The hurricane is an exotic sweet cocktail that packs a real punch, and it’s made with rum, passion fruit syrup, and lemon juice. The drink is a New Orleans special that was invented by Pat O’Brien in the 1940s at Mr. O’Brien’s Club Tipperary. Constrained by alcohol shortages during World War II, O’Brien was forced to purchase large quantities of Caribbean rum, an unpopular drink at the time.
To sell more of the less than stellar alcoholic beverage, O’Brien created the exotic concoction and served it in a tall glass that resembled a hurricane lamp. The drink was a great success - a cocktail we all came to appreciate to this day.
8. Tom Collins
When it comes to Tom Collins, the drink, there is no doubt as to who invented the drink, but the name of the cocktail still has an interesting etymology. We know that initially the drink was called John Collins after its inventor, who was the head waiter at Limmer’s Old House in London.
Sometime during the 1860s, John Collins mixed Old Tom gin, lemon juice, soda, and powdered sugar to create the original recipe of the cocktail. With time, however, everyone started calling the drink Tom Collins. Some claimed that the name change happened because the recipe requires Old Tom gin, but a more interesting origin story is related to the Tom Collins Hoax.
The strange hoax was popular in 1874, and it boiled down to people going around bars inquiring about one Tom Collins, an imaginary character who was supposedly spreading bad rumors about everyone in London. Some believe that it was exactly this funny flashmob that gave the cocktail its modern-day name.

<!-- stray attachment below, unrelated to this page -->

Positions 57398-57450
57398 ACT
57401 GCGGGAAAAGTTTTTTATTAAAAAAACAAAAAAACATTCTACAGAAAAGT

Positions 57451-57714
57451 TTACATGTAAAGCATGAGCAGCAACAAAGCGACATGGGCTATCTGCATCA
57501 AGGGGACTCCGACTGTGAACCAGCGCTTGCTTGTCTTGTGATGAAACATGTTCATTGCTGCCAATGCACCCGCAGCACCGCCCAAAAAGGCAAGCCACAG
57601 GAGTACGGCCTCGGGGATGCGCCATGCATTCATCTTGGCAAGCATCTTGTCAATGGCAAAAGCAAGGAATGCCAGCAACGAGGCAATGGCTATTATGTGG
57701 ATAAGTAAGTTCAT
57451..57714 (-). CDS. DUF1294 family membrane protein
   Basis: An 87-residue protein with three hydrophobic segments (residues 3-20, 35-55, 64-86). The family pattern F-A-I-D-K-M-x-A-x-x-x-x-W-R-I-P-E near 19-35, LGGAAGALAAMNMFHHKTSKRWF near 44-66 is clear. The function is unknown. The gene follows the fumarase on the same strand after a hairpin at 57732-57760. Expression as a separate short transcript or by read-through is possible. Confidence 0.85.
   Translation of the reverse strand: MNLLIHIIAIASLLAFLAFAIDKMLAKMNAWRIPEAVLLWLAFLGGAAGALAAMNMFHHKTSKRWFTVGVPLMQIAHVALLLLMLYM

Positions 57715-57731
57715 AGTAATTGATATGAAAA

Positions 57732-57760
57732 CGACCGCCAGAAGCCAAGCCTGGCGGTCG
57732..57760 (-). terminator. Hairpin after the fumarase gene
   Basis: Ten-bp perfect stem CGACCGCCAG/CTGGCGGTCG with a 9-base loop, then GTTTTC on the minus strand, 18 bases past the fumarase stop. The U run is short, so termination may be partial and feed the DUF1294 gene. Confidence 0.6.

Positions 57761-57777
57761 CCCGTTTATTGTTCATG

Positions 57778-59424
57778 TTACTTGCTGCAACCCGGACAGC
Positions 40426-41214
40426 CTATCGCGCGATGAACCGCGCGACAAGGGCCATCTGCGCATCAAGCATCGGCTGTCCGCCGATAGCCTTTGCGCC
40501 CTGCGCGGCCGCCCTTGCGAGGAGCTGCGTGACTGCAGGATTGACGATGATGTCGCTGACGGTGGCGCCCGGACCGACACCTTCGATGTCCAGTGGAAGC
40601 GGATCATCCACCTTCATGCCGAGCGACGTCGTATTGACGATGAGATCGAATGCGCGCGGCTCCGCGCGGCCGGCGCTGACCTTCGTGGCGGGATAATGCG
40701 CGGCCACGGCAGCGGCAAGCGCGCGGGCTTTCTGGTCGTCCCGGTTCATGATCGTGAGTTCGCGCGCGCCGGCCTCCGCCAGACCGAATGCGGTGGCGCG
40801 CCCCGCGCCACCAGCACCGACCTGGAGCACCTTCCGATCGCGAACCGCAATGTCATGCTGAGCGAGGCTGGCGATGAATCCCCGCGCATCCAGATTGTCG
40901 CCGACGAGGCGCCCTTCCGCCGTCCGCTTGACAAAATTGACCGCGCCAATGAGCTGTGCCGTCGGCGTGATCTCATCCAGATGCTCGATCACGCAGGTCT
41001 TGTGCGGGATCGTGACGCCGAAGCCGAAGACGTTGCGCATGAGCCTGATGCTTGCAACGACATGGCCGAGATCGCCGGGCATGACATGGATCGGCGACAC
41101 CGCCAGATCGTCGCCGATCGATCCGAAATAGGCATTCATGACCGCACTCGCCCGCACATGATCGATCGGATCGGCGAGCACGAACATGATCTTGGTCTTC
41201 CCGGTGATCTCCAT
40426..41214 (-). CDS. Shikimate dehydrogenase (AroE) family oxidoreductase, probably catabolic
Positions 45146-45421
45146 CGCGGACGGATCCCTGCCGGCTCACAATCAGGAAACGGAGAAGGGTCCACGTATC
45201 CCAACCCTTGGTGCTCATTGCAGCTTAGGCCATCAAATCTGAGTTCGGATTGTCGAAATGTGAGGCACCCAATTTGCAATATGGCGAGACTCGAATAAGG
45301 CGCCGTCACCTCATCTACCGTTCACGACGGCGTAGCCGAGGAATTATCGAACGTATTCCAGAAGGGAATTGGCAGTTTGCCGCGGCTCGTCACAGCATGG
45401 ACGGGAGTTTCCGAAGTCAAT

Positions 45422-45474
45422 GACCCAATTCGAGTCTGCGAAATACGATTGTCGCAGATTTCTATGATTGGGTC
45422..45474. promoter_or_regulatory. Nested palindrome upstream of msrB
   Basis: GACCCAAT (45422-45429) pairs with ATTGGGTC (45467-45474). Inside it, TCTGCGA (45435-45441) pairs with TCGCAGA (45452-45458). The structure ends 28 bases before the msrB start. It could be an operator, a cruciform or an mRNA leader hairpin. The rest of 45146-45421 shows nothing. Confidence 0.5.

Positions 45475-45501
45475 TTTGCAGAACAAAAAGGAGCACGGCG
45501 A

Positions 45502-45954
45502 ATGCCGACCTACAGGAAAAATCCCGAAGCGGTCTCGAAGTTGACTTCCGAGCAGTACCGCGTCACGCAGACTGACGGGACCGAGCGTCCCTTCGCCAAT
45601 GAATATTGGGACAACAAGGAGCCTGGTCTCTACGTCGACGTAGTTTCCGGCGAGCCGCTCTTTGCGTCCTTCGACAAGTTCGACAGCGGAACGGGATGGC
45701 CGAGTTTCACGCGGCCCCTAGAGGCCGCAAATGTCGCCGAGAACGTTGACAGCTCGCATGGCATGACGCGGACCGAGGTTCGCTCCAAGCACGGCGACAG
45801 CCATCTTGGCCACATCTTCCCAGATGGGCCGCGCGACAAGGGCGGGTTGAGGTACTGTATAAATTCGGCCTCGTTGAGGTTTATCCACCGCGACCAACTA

9. Gin and Tonic
Like the daiquiri, the iconic gin and tonic also started off as a type of medicine. The drink was coined in the 19th century when malaria infections were extremely widespread among the military troops of the British East India Company. To prevent the disease, the troops would drink a quinine-based tonic, an anti-malaria medication.
The problem with this tonic is that it was terribly bitter, and so soldiers started diluting it with some gin to make it more palatable. The rest is, as they say, history, and the famous drink is a crowd favorite to this day.
The screwdriver is a simple yet effective drink, as it asks for just two ingredients - vodka and orange juice. But why is it called a screwdriver, then? Well, legend has it that the drink was invented by oil workers in the Persian Gulf during the 20th century, who would secretly add in some alcohol into their morning OJ while at work.
Since they didn’t have anything to mix the two ingredients together while on the job, they would often use a screwdriver instead of a spoon. Hence, the name of the drink.
We’re all used to associating this world-famous cocktail with James Bond, but the origins of this classy drink actually started in the 19th century during the California Gold Rush. Reportedly, the cocktail started as an improvised substitute for Champagne. One day, a miner who had just struck a gold mine entered a bar in Martinez, California to celebrate his success with a bottle of Champagne.
Alas, the bartender didn’t have any on hand, so he quickly whipped up a signature concoction with ingredients he had in stock, namely some gin, maraschino liqueur, vermouth, bitters, and a lemon slice. The cocktail came to be quite popular and was soon named the Martinez Special.